This summer, not all flu-like symptoms will be Covid-19s…
Press release from the French National Academy of Medicine
and Veterinary Academy of France
June 12, 2020
The recent occurrence of an outbreak of tick-borne encephalitis (TBE) in the Oyonnax basin (Ain department) first suggested the diagnosis of Covid-19. Indeed, the characteristic biphasic evolution of TBE starts with a flu-like syndrome (fever, fatigue, headaches and muscular pains) for 2 to 4 days, followed one to two weeks later by a second phase characterized by meningoencephalitis in a third of the patients. TBE is mainly transmitted by a tick of the genus Ixodes but, for the first time in France, this outbreak, which affected 26 people, recognizes a food origin (cheese made from raw goat’s milk).
With an average incidence of 20 cases per year, France is not “a “TBE” endemic region, apart from the reporting in 2016 of 54 cases in Alsace, but this zoonosis seems to be in a phase of recrudescence, as it is progressing significantly in the border countries (Switzerland, Germany).
With the summer season approaching, the increasing” scarcity of new cases of Covid-19 in France should broaden the differential diagnosis of influenza-like syndromes to include summer zoonotic infections (TBE, Q fever, Lyme disease, granulocytic anaplasmosis, tularemia, leptospirosis, hepatitis E, etc.), or not (enteroviruses, mycoplasmoses, chlamydioses).
Like TBE, several summer infections (Q fever, Lyme disease, anaplasmosis) are transmitted by a tick bite (in particular Ixodes ricinus) which can sometimes inoculate several pathogens simultaneously. The survey carried out since 2017 via the “Signalement Tiques” (“Tick Report”) application shows that tick bites are not limited to forest excursions, that they occur in a third of the cases in private gardens and public parks and that reports have doubled compared to previous years, with 2020 appearing to be a year where ticks are particularly active.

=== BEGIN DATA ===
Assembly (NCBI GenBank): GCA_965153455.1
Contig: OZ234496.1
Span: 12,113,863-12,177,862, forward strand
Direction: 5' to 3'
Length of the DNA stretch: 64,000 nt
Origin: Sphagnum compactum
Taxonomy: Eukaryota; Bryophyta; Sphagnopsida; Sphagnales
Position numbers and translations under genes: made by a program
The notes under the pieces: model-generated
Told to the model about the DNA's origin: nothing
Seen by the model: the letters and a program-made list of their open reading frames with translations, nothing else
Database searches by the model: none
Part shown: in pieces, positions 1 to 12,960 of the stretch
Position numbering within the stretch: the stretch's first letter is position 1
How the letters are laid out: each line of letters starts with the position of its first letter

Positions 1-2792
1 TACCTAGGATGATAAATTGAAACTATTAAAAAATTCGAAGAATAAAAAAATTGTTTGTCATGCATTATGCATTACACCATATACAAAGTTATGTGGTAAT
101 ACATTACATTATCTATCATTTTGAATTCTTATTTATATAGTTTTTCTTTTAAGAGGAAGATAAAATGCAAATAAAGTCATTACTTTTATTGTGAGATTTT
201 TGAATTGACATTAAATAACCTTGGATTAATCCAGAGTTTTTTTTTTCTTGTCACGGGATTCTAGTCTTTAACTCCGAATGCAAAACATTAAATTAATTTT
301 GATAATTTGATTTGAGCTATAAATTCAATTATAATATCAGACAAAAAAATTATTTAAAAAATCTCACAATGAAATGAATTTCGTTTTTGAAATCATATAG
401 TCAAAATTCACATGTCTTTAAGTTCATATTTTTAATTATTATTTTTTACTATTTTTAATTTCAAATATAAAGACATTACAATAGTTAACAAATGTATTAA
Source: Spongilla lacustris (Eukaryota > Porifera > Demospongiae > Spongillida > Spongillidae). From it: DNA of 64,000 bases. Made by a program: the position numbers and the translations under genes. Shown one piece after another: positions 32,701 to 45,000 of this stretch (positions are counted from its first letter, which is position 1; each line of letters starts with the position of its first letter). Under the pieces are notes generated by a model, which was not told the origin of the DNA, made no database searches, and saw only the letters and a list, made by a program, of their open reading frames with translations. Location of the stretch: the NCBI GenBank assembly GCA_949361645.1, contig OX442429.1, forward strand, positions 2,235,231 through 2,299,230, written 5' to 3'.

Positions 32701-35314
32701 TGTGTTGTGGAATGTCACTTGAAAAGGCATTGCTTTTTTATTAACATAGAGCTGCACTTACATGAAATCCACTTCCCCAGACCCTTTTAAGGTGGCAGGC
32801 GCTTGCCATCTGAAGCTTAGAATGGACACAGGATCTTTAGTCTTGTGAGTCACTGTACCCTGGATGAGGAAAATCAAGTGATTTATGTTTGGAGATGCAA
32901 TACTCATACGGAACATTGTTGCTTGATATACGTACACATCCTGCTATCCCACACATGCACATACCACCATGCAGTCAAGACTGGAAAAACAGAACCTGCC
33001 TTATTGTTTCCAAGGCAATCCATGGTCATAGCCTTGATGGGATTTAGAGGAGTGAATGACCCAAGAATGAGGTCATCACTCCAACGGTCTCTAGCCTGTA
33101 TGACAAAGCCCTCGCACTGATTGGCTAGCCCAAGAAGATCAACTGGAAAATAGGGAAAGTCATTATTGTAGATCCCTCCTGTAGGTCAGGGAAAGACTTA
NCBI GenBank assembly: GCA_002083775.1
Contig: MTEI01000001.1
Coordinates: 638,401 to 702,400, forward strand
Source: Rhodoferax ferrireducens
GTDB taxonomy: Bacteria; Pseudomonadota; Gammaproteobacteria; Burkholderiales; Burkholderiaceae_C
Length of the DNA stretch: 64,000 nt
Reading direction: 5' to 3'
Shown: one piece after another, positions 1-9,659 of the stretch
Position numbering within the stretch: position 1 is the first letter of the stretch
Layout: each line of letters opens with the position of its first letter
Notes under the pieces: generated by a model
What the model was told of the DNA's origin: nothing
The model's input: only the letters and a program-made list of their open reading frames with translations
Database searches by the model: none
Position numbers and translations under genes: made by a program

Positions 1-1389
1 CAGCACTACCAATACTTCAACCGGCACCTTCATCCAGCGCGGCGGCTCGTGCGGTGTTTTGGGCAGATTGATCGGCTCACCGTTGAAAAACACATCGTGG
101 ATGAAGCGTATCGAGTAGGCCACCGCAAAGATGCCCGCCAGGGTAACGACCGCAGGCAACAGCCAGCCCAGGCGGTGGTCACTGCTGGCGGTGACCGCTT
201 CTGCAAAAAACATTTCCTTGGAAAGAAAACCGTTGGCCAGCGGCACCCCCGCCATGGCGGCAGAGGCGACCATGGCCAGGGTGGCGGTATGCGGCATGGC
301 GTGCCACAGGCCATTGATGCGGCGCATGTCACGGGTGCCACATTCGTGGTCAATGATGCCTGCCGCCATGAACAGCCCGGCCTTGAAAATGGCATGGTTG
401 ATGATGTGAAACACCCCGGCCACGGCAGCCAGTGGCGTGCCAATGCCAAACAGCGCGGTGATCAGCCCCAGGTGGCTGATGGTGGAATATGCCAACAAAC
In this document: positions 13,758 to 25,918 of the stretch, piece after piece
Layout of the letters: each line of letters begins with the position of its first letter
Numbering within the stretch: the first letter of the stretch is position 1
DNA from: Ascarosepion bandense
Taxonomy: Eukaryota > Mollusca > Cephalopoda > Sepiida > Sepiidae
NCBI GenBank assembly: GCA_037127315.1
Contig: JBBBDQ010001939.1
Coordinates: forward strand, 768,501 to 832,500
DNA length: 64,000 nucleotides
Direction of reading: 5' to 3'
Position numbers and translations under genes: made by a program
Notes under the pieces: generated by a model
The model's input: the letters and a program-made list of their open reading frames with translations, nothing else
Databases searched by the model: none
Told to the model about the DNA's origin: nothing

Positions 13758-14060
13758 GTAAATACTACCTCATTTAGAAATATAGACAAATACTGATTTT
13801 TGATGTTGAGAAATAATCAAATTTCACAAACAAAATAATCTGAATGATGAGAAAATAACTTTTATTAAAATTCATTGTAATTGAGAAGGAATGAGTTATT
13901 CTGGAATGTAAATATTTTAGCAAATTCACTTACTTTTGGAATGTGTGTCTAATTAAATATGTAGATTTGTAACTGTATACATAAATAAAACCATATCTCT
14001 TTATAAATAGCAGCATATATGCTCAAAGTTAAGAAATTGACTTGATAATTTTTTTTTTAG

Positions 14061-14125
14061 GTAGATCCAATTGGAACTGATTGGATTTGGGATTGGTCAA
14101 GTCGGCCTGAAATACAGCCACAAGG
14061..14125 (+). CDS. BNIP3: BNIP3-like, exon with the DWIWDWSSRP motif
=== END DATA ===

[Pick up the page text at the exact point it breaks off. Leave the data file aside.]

Maintaining the vigilance necessary for the epidemiological surveillance of Covid-19 should not overshadow the summer flu-like syndromes. This is why the National Academy of Medicine and the Veterinary Academy of France recommend :
– to systematically resort to laboratory diagnosis (RT-PCR supplemented by serology) before any clinical suspicion of a Covid-19;
– in the “case” plutôt que event of repeated negativity of the Covid-19 diagnostic tests, to “consider” plutôt que refer to a zoonotic infection in the event of any summer flu syndrome, particularly when there is an outbreak of several infected persons in a tick-rich region;
– to prevent tick bites by applying the usual recommendations for “forest walks” plutôt que in the forest, but also in gardens and public parks.
 Brugère-Picoux J. Tick-borne encephalitis: an emerging ancient zoonosis? First description of a foodborne outbreak in France. La dépêche vétérinaire, 2020, n°1532, 13 June. https://www.depecheveterinaire.com
 Velay A. A new hot spot for tick-borne encephalitis (TBE): A marked increase of TBE cases in France in 2016. Ticks and Tick-borne Diseases, 2018, 9, 120-125; http://dx.doi.org/10.1016/j.ttbdis.2017.09.015
 George JC, Chastel C. Summer flu syndromes and tick-borne infections Ixodes ricinus. Spectra biol. 2004, 142: 30 – 37. https://www.citique.fr/les-tiques/maladies-transmises-tiques/